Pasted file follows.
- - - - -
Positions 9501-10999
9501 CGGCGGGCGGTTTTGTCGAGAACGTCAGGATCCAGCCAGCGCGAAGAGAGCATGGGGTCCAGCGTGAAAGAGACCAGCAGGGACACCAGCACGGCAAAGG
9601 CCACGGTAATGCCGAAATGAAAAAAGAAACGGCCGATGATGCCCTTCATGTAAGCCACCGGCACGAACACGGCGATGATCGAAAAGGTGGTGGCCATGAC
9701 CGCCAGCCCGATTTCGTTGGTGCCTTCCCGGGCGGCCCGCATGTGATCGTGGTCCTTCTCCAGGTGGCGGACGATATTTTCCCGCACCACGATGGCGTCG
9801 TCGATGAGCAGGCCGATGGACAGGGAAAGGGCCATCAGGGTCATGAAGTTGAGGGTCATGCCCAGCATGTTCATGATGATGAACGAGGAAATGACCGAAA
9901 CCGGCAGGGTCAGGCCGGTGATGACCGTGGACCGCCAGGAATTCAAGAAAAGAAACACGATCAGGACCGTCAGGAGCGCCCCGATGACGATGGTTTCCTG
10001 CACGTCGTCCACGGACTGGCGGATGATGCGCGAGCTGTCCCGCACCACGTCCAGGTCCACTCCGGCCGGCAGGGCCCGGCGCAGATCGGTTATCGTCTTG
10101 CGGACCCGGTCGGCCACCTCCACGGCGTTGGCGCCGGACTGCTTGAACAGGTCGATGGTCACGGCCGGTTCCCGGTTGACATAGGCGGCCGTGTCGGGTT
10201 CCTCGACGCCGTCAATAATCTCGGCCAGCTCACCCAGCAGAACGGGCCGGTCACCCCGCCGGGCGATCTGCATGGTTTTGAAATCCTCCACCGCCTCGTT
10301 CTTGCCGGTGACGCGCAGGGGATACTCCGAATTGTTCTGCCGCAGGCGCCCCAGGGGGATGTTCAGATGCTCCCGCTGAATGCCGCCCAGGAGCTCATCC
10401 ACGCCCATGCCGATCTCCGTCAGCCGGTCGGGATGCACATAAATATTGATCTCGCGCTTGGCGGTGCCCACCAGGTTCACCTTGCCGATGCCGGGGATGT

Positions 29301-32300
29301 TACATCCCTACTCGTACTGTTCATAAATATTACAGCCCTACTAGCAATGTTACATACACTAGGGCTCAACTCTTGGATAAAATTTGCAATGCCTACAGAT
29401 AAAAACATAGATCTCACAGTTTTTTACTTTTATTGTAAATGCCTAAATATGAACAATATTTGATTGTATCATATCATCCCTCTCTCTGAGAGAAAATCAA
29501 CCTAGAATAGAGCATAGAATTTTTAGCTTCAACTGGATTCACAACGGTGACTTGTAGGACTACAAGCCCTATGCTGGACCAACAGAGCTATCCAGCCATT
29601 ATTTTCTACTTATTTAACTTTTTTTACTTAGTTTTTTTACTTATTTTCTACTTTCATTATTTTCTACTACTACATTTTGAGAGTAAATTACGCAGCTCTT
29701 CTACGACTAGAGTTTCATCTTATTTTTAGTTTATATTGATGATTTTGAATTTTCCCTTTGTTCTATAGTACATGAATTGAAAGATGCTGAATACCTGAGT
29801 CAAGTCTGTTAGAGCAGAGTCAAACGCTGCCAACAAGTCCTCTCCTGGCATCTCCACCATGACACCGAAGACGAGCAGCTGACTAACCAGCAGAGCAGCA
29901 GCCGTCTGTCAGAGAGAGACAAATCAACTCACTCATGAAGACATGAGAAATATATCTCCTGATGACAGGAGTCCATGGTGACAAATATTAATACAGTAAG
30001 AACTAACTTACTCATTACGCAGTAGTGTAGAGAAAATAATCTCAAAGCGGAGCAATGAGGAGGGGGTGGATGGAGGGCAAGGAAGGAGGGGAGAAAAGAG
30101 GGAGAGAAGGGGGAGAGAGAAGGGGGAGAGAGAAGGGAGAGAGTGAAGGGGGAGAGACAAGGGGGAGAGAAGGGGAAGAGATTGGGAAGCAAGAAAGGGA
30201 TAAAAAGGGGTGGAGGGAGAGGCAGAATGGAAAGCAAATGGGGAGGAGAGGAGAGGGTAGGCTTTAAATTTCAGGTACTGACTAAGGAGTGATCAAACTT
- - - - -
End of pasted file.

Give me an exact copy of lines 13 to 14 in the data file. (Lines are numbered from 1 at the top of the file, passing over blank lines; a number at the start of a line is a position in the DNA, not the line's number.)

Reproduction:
29301 TACATCCCTACTCGTACTGTTCATAAATATTACAGCCCTACTAGCAATGTTACATACACTAGGGCTCAACTCTTGGATAAAATTTGCAATGCCTACAGAT
29401 AAAAACATAGATCTCACAGTTTTTTACTTTTATTGTAAATGCCTAAATATGAACAATATTTGATTGTATCATATCATCCCTCTCTCTGAGAGAAAATCAA